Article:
On July 4, the Supreme Court ruled that Delhi’s lieutenant governor is bound by the “aid and advice” of the state’s council of ministers in all matters under its jurisdiction – that is, everything except land, police and public order. The judgement, delivered by a Constitution bench, was widely seen as a victory for the Aam Aadmi Party, which had been accusing the Centre of stalling the work of the party’s Delhi government through the lieutenant governor’s office.

The court said the lieutenant governor cannot exercise his power to refer the state government’s decisions to the President in a mechanical manner but did not clarify which matters could be referred. In effect, the lieutenant governor’s power to make references to the President remains discretionary. He can still stall the government’s decisions, prolonging the confrontation and provoking more litigation.

This is precisely what is happening. The lieutenant governor, backed by the Union home ministry, has refused to hand over to the government control of the services department, which deals with posting and transfer of bureaucrats. To make matters worse, the lieutenant governor transferred three senior bureaucrats just days after the judgement.

Last Wednesday, Arvind Kejriwal met Union Home Minister Rajnath Singh to discuss the impasse. “I read the relevant parts of the court’s order at today’s meeting,” the Delhi chief minister told the media. “It clearly mentions that all power concerning governance in the city is with the Delhi government, except for land, police and public order, which come under the jurisdiction of the LG. This means the services department comes under the Delhi government. Despite so much of clarity, why are LG and the Centre selectively acting on the Supreme Court’s order, misinterpreting that according to their own convenience?”

Kejriwal said Singh agreed to look into the matter before a divisional bench of the Supreme Court starts hearing it next week.

An unending impasse

Since taking power with a crushing majority in February 2015, the Aam Aadmi Party has been locked in a running tussle for control over Delhi’s administrative machinery with the lieutenant governor, first Najeeb Jung and now Anil Baijal.

The impasse deepened early this year when Delhi’s chief secretary alleged that he was assaulted by two Aam Aadmi Party legislators during a meeting at Kejriwal’s residence. Associations of Indian Administrative Service officers from across the country condemned the alleged assault and sought an apology from Kejriwal. In Delhi, the bureaucrats essentially struck work by refusing to meet with any minister, communicating only in writing. They also demanded an unconditional apology from the chief minister.

They could do so because they did not run the risk of facing disciplinary action from the Kejriwal government. The constitutional scheme under which Delhi is governed allows only the Centre to take action, through the lieutenant governor, against the state’s bureaucrats. Given that the lieutenant governor disputes the Aam Aadmi Party’s interpretation of the July 4 ruling as it applies to the services, this state of affairs will persist until the division bench decides the matter.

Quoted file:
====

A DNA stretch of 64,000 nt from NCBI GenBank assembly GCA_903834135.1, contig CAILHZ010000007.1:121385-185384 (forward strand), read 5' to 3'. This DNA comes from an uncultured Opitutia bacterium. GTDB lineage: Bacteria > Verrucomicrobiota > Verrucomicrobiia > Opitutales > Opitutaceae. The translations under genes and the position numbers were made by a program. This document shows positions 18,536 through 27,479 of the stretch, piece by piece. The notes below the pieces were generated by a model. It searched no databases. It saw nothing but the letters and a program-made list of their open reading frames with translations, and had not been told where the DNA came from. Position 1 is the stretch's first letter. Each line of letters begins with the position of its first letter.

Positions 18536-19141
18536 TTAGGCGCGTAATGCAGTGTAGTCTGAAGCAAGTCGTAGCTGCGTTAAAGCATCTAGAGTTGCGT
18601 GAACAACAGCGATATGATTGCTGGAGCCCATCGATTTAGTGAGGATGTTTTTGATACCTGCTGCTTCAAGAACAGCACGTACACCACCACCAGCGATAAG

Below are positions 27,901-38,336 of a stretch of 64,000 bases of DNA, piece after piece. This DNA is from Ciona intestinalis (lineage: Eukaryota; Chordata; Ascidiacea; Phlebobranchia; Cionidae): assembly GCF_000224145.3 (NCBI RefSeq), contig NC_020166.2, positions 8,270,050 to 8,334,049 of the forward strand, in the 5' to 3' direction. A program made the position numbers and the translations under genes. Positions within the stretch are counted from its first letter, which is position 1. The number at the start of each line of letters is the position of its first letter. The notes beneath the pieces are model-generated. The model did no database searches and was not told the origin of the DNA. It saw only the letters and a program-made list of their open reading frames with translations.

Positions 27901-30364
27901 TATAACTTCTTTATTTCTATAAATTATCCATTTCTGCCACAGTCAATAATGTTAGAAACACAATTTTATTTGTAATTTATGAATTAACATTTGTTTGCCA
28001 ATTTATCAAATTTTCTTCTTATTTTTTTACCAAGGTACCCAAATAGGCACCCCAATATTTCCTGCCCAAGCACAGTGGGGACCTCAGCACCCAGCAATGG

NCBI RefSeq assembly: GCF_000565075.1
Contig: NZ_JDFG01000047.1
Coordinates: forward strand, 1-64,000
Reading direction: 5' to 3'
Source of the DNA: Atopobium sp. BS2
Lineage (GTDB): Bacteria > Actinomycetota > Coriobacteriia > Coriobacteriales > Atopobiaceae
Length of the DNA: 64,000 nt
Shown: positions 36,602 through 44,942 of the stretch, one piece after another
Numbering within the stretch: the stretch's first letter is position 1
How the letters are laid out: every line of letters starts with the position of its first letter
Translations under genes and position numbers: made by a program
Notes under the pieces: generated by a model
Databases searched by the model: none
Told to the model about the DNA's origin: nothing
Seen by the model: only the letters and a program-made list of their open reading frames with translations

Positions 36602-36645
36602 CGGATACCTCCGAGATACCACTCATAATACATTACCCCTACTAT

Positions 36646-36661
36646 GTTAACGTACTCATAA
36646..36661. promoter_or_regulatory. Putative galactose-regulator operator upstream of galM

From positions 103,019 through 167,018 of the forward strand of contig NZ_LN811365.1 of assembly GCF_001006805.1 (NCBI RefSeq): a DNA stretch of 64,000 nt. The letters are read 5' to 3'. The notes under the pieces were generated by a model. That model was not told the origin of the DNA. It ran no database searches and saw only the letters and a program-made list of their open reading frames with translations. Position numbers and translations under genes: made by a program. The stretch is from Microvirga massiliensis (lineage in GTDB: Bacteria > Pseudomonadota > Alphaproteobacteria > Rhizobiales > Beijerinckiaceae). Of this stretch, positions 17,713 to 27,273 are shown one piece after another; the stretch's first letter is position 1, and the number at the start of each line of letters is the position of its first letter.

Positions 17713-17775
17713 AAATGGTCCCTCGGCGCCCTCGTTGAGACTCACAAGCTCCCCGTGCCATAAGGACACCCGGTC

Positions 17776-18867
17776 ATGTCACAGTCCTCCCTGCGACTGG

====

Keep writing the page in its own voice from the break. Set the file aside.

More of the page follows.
To bring the striking bureaucrats to heel, Kejriwal and three of his ministers sat in protest at the lieutenant governor’s official residence for nine days in June, forcing the bureaucrats to end their boycott of meetings with ministers. “But the bureaucrats agreed to do so on one condition,” said a senior government official who asked not to be identified. “They will not attend meetings at any minister’s residence unless the chief minister assures them of security. The also demanded a meeting between the bureaucrats and the chief minister.”

This apparent resolution of the impasse too became a sticking point. Kejriwal argued that since the police is controlled by the lieutenant governor, he should call a meeting with the bureaucrats and assure them of security. The lieutenant governor, in turn, maintained that the chief minister should be responsible for officials working with his government.

Then came the Supreme Court’s judgement and a new blame game began.

New blame game

Kejriwal accused the lieutenant governor of “selectively following” the July 4 ruling after he refused to yield control over the services. Officials in Baijal’s office, however, cited the Delhi High Court’s order of August 2016 declaring the lieutenant governor the de facto authority in Delhi to argue that the services department remains with him until the Supreme Court explicitly states otherwise.

Last Tuesday, the Aam Aadmi Party petitioned the Supreme Court for a fast-track hearing to clarify the contentious points of the July 4 verdict. The party’s counsel Rahul Mehra later told the media that he had received “indications” from the court that “the matters shall be listed before the appropriate bench sometime next week”.

The “matters”, senior government officials explained, primarily include a bunch of writ petitions related to the Delhi government’s schemes such as the Mohalla Clinic which the Aam Aadmi Party has accused the Centre of trying to block and control over the services department.

Just like the government, the bureaucrats are waiting for the Supreme Court to settle the matter before formulating their future course of action, a senior official said. “But as far as the matter of the security of bureaucrats is concerned,” he added, “that still remains unsettled.”